There's been some big food and drink news on the campaign trail of late, from Paul Ryan's catfish-noodling hobby to President Obama's home-brewed "White House Honey Ale." They got me wondering if barbecue had ever taken center stage in a presidential campaign. (Well, since this one.)
What distinguished this ambitious plan from past campaigns was that it aspired to take Texas barbecue to the uninitiated masses in cities like Beverly Hills, Indianapolis, Milwaukee, and Minneapolis. The St. Albans (Vermont) Messenger reported in October 1964 that Johnson even contemplated occupying Wall Street with a massive, open-air barbecue where "several or more blocks of the nation's financial center would be roped off."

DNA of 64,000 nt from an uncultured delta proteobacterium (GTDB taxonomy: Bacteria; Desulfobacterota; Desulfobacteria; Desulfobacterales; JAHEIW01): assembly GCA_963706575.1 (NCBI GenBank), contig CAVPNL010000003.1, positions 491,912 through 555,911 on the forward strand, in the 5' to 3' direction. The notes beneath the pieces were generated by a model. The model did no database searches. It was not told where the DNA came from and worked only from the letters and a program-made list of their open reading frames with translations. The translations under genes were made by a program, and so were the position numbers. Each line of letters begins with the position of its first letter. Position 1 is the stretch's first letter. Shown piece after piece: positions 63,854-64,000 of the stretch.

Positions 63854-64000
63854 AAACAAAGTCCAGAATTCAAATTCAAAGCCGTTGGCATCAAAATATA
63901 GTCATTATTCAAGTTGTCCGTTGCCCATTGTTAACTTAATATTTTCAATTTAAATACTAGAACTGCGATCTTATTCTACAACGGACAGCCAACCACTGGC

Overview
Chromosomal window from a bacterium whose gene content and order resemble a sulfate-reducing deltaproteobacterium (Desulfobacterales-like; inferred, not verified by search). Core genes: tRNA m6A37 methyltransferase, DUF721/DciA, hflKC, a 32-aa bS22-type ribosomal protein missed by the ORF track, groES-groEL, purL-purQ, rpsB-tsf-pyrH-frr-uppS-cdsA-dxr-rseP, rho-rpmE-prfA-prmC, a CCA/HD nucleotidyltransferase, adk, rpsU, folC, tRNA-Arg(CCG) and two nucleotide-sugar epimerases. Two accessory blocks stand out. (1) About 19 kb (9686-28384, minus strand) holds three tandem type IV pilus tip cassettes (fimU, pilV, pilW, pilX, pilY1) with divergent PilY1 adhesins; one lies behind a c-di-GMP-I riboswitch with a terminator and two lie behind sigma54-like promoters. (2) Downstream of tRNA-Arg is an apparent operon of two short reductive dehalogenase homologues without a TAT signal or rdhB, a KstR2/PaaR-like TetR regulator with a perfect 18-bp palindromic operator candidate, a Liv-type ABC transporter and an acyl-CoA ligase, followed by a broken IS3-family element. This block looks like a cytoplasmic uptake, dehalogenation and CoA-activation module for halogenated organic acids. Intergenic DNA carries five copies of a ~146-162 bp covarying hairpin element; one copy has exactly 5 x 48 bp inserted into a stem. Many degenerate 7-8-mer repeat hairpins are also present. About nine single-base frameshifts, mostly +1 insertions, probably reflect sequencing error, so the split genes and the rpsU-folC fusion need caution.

The idea was nixed by New York Democrats, who felt it was "too corny for Manhattan, especially for the President of the United States." I wonder what they - and LBJ himself - would have made of today's Big Apple Barbecue Block Party that draws a crowd of over 140,000 guests to Madison Square Park over the course of two days.
Delve into more barbecue goodness from the Southern Foodways Alliance blog.
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